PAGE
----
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Comment & Response |

Firearm Access and Risk of Suicide—Reply

Jeffrey W. Swanson, PhD1; Richard J. Bonnie, LLB2; Paul S. Appelbaum, MD3
[+] Author Affiliations
1Department of Psychiatry and Behavioral Sciences, Duke University School of Medicine, Durham, North Carolina
2Institute of Law, Psychiatry and Public Policy, University of Virginia School of Law, Charlottesville
3Division of Law, Ethics, and Psychiatry, Columbia University College of Physicians and Surgeons, New York, New York
JAMA. 2016;315(19):2124-2125. doi:10.1001/jama.2016.1071.
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In Reply Mr Kels highlights a confusing aspect of federal and state laws that disqualify certain people from accessing firearms. What types of involuntary mental health interventions result in a gun-prohibiting record that is reportable to the NICS? The question is difficult to answer because commitment practices vary substantially by state and locality.

Under federal law, individuals lose their firearm rights if they have been “committed to a mental institution.” In many states, commitment proceedings have 2 stages. The initial stage is a short period (eg, 3-5 days) of hospitalization for the purposes of providing emergency treatment and evaluation of whether patients meet commitment criteria; the second stage is a formal commitment hearing. These admissions are often authorized by an emergency medicine physician or mental health professional and in some states are ratified ex parte by a magistrate. These patients are discharged quite often before a formal hearing is required, so hospitalization never results in a commitment order.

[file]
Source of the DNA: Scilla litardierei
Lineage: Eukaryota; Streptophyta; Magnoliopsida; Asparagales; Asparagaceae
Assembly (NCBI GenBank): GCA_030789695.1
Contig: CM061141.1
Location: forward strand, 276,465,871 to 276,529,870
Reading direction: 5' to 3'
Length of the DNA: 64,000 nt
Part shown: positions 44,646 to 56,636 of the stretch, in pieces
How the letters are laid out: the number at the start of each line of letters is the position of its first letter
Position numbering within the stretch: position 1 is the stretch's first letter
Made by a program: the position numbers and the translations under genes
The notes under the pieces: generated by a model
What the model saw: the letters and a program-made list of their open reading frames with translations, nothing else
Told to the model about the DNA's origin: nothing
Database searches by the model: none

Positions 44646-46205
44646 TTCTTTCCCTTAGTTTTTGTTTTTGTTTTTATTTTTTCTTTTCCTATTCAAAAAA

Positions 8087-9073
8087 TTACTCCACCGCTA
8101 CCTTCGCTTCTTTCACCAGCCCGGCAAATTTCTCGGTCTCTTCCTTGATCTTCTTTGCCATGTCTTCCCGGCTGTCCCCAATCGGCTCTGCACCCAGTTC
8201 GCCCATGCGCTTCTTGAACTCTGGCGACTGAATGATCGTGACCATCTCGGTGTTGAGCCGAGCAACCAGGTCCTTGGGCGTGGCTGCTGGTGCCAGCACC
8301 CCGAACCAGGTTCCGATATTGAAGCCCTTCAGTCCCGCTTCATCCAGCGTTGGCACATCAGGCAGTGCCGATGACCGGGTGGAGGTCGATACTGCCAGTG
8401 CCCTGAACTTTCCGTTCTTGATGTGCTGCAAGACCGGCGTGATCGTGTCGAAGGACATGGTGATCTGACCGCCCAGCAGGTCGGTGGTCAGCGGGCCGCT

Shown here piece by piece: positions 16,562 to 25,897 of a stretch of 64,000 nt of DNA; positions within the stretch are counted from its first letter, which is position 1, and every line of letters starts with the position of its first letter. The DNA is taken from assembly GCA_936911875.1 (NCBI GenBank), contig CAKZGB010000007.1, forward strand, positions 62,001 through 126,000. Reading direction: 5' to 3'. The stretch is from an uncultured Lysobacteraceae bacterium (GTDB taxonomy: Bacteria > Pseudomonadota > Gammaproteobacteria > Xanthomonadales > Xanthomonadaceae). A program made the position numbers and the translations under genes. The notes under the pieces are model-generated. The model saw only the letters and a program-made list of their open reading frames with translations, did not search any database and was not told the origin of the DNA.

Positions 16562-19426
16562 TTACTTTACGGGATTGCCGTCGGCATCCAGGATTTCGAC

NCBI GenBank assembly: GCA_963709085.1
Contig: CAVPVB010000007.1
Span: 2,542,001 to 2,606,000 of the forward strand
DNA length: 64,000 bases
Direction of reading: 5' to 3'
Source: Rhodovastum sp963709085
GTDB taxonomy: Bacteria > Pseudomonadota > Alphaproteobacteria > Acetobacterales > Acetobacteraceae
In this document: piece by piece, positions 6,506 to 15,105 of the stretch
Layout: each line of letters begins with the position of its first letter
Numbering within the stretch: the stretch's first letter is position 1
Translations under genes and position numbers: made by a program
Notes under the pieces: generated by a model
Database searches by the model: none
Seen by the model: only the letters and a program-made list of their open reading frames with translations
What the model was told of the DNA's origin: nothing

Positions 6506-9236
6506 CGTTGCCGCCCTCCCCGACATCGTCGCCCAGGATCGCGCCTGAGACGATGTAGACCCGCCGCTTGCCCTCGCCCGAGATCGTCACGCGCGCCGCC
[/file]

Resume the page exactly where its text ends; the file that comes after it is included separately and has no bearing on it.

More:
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May 17, 2016
Charles G. Kels, JD
1Division of Legislative Counsel, American Medical Association, Washington, DC
JAMA. 2016;315(19):2124. doi:10.1001/jama.2016.1068.
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